Network for Good found that donors are 5x more likely to give to a branded platform than to a generic giving page on a third party website. This is one of the key reasons why project success rates for branded platforms are double the industry average (~90% c.f. 45%).
But there are costs associated with building or licensing a branded crowdfunding platform, so is this an investment worth making?
Before we start, let’s be clear about what we mean by a third party website and a branded platform: a third party website (Kickstarter, IndieGoGo) publishes projects from anyone, and most will give you a page to group projects from your community. These pages are sometimes called galleries,curated pages, or mini-sites. This means for universities that there will be a page to showcasing projects from their students. This is free for institutions and a great place to showcase students’ projects on one page!
A branded platform is a university’s own crowdfunding website, with your messaging, solely for projects from your current students or alumni, which you have complete control over. You can build your own platform internally or license technology from a dedicated provider to non-profits. See below an example of The University of Southampton’s & University of Oxford’s branded platforms.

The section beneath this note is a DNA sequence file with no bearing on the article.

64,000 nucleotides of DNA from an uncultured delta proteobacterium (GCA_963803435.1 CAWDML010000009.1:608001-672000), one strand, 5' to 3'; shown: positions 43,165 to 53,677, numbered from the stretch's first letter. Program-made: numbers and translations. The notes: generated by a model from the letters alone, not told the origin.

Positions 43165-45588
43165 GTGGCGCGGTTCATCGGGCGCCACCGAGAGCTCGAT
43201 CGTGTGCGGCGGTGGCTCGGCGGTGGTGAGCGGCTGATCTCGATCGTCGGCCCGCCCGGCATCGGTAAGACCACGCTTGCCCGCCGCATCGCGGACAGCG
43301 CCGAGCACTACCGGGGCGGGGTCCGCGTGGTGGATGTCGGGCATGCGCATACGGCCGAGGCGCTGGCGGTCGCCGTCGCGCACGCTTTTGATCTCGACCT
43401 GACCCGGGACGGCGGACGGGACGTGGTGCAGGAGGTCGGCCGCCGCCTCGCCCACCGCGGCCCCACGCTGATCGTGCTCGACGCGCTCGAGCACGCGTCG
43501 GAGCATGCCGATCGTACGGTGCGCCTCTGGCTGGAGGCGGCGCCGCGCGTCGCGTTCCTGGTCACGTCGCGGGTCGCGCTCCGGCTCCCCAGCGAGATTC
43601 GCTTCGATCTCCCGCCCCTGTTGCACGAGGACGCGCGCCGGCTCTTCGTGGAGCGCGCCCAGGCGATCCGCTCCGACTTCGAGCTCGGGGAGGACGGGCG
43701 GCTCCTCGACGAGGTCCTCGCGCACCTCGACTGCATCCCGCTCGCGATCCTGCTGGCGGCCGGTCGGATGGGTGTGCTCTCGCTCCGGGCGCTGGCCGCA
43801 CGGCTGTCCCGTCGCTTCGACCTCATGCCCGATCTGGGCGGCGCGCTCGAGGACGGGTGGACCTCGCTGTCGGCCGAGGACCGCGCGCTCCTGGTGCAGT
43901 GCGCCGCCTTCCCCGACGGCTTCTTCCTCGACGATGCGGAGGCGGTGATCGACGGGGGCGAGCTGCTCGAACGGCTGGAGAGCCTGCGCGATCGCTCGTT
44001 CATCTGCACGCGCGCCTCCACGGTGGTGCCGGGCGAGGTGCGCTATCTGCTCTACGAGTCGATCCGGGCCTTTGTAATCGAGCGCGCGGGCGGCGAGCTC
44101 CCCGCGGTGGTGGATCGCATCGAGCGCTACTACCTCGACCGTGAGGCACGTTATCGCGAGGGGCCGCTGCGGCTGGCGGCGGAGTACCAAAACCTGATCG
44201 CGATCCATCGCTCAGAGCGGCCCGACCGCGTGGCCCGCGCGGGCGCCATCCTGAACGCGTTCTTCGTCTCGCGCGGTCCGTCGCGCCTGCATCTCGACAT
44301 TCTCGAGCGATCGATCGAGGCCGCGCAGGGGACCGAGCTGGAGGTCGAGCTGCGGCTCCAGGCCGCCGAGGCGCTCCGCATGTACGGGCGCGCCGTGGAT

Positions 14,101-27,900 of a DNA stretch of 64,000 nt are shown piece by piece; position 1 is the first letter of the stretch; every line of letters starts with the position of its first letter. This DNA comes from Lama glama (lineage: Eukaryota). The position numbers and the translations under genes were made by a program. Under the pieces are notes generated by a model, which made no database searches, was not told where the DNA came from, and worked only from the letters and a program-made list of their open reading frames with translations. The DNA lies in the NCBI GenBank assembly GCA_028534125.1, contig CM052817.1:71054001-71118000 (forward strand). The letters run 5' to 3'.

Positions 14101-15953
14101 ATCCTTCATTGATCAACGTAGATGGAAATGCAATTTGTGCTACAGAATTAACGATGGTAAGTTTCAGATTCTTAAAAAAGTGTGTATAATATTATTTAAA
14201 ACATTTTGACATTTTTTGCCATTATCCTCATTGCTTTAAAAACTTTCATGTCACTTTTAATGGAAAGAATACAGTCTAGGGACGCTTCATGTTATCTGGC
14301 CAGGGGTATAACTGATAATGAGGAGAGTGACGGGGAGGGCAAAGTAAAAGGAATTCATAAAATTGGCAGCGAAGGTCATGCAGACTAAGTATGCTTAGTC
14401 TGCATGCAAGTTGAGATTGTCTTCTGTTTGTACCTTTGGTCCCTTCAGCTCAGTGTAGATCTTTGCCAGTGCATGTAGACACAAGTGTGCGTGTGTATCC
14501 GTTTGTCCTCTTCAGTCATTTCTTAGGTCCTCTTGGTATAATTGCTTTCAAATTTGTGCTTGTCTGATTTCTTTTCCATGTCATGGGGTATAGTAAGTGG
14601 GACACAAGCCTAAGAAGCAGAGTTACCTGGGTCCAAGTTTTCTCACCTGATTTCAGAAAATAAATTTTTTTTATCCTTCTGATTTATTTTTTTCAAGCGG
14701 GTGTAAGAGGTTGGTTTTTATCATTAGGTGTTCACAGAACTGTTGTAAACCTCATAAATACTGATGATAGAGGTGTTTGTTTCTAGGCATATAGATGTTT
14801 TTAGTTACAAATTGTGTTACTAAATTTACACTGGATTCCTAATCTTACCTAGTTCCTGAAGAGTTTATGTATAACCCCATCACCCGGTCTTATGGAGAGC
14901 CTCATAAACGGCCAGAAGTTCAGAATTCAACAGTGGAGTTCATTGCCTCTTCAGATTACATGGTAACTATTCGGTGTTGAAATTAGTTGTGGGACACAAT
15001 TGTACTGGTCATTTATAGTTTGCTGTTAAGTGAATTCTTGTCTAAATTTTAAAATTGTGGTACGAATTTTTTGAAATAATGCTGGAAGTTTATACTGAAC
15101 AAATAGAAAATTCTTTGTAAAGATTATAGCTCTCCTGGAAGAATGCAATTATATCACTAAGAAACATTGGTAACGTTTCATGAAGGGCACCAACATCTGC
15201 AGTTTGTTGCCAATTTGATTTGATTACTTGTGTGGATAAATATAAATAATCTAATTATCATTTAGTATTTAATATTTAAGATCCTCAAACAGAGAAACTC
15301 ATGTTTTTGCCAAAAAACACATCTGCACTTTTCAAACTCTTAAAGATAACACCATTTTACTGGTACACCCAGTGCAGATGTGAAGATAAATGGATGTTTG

University of Southampton’ branded crowdfunding platform.
University of Oxford’s crowdfunding platform (from their enterprise arm, ISIS innovation)
Third party platforms (such as those in the table below) charge fees to project creators on the funds they successful raise. When you include merchant gateway fees, this typically comes to 8-9% of the funding total.
Branded platform providers don’t charge project creators anything (note merchant gateways fees, such as PayPal still apply). This is important, because as donors, we want to know that our contributions are going to the projects for which they were intended.
It’s important to be wary of third party providers who offer to share donor data – we all know about data protection regulations, which rightly, make it impossible to transfer data without the express permission of the data subject.
In the charity sector, JustGiving asks donors if they would like to share their data with the charity they are supporting. The response is mixed.
What good is data if you have no relationship with your donors? Using your own branded platform means being central to the donor journey from start to finish: from the moment the donor views a project to the point they receive their reward. On branded platforms, universities can have a customized thank you survey (see below) shown post-donation. This is an effective way of stewarding donors for future campaigns they may be interested in!